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Dear Dr. Yael,

I read the letter in your column from the parents whose children don’t appreciate them and, while I am part of what people call the “Me Generation,” I agree with your response.


My husband and I have the utmost respect for both sets of parents. One set is very well off financially and very generous to us – I prefer not to say which side. We both work hard, but as Jewish life today is expensive, we appreciate their help.

The sad thing is their generosity comes with strings attached. This set of parents has huge expectations. We need to go away with them for Yom Tov to hotels and programs they choose even though it is hard to go away with young children. They helped us buy our house, but it had to be near where they live. It’s a nice area and we are grateful, but it’s hard to always be told what to do.

I think children should have great respect for their parents. The person in your letter did not seem to have unrealistic expectations, however, it’s important for people to know that there is another side. Not all children are ungrateful and not everyone in today’s generation is spoiled. Sometimes I wish that we didn’t take their money, but I have a feeling they would try to control us regardless.

Tell me, Dr. Respler, what should married children, who have great derech eretz for their parents, but whose parents don’t respect their independence do? Why would parents want to control their married children? We are so loving, so appreciative and considerate. We invite them over often and make beautiful meals. Yet nothing seems good enough.

On the other hand, the other set of parents cannot give us as much financially; yet, they are so loving to us and our children. They are not controlling and respect us tremendously.

The sad thing is that the rich set of parents had parents who treated them they way they treat us. They pride themselves on being different than their parents, but they are not.

Any ideas on how to handle this situation?

Someone from the “ME GENERATION”


Dear Someone from the “ME GENERATION,

It is very difficult when parents try to control their married children and it’s hard to manage the situation without hurting them.

As always, a conversation is in order – when this set of parents are in a calm mood. You can begin by saying how much you appreciate everything they do for you and telling them how much you love them. Explain that having a young family is hard at times and that it is important that you and your husband make the right decisions for your family, but it is hard for you to tell them that what they want doesn’t always make sense for you.   Share that you need to become more independent and would like their help in doing so. Maybe if they feel that they are helping you, they will be okay with what you are asking of them. Just remember to try to keep your voice calm (sometimes when we’re feeling defensive, we get a little high pitched or excited, which will only exacerbate the conversation). If you stay calm and even, then your message will be better received. Also, remember to stay away from blaming them in any way. If you start sounding accusatory, then the conversation will go downhill quickly. It is imperative that you are in a good mood when you have the conversation, so that you will have the strength to say the right things in the right way.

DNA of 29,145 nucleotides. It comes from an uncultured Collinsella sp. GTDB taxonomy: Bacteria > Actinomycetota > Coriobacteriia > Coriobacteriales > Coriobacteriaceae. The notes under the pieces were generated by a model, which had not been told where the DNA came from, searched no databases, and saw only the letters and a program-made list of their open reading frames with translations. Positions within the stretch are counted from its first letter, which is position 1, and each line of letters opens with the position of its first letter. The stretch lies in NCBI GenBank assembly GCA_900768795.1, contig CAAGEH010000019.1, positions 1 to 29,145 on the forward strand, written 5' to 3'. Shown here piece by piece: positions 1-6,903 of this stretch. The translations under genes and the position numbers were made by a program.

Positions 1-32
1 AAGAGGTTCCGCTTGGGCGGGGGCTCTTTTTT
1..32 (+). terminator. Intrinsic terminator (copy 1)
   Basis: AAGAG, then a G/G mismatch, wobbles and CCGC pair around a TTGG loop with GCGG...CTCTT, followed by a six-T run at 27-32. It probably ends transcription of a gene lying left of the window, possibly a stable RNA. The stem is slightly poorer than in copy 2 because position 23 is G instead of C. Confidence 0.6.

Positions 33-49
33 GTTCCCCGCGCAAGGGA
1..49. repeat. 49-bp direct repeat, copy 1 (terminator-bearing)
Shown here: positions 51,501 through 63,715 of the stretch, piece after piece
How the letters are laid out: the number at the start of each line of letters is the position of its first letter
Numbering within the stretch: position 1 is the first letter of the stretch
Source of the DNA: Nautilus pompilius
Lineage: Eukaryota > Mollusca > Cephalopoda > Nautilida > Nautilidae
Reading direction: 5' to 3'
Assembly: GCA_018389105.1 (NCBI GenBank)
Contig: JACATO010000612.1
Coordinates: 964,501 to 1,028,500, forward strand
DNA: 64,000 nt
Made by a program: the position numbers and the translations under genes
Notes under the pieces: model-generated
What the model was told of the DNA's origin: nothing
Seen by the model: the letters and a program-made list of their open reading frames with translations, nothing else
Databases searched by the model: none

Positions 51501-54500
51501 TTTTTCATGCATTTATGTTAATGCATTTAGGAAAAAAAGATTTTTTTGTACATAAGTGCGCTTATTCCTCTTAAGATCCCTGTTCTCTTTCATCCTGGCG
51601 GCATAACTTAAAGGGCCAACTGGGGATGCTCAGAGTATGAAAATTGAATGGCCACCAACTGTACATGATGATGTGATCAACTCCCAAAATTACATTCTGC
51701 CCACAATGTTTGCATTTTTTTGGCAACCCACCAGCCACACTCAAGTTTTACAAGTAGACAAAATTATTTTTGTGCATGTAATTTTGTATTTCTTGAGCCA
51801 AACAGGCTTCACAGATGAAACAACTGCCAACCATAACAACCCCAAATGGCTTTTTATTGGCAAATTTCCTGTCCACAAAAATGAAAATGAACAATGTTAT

Even if your parents (or in laws) are receptive, you cannot expect a change overnight. You will also have to learn some ways to protect yourself from some of their controlling behavior. For example, try not to ask about something that you want to take care of independently, and try not taking from them – it will make it easier to make your own decisions. Yom Tov is a tricky topic because although it may be hard to go away, it’s understandable that your family wants you to be with them. You and your husband will have to decide if that topic is worth broaching.

Hatzlocha with this tricky task and let us know how it goes!


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Dr. Yael Respler is a psychotherapist in private practice who provides marital, dating and family counseling. Dr. Respler also deals with problems relating to marital intimacy. Letters may be emailed to To schedule an appointment, please call 917-751-4887. Dr. Orit Respler-Herman, a child psychologist, co-authors this column and is now in private practice providing complete pychological evaluations as well as child and adolescent therapy. She can be reached at 917-679-1612. Previous columns can be viewed at and archives of Dr. Respler’s radio shows can be found at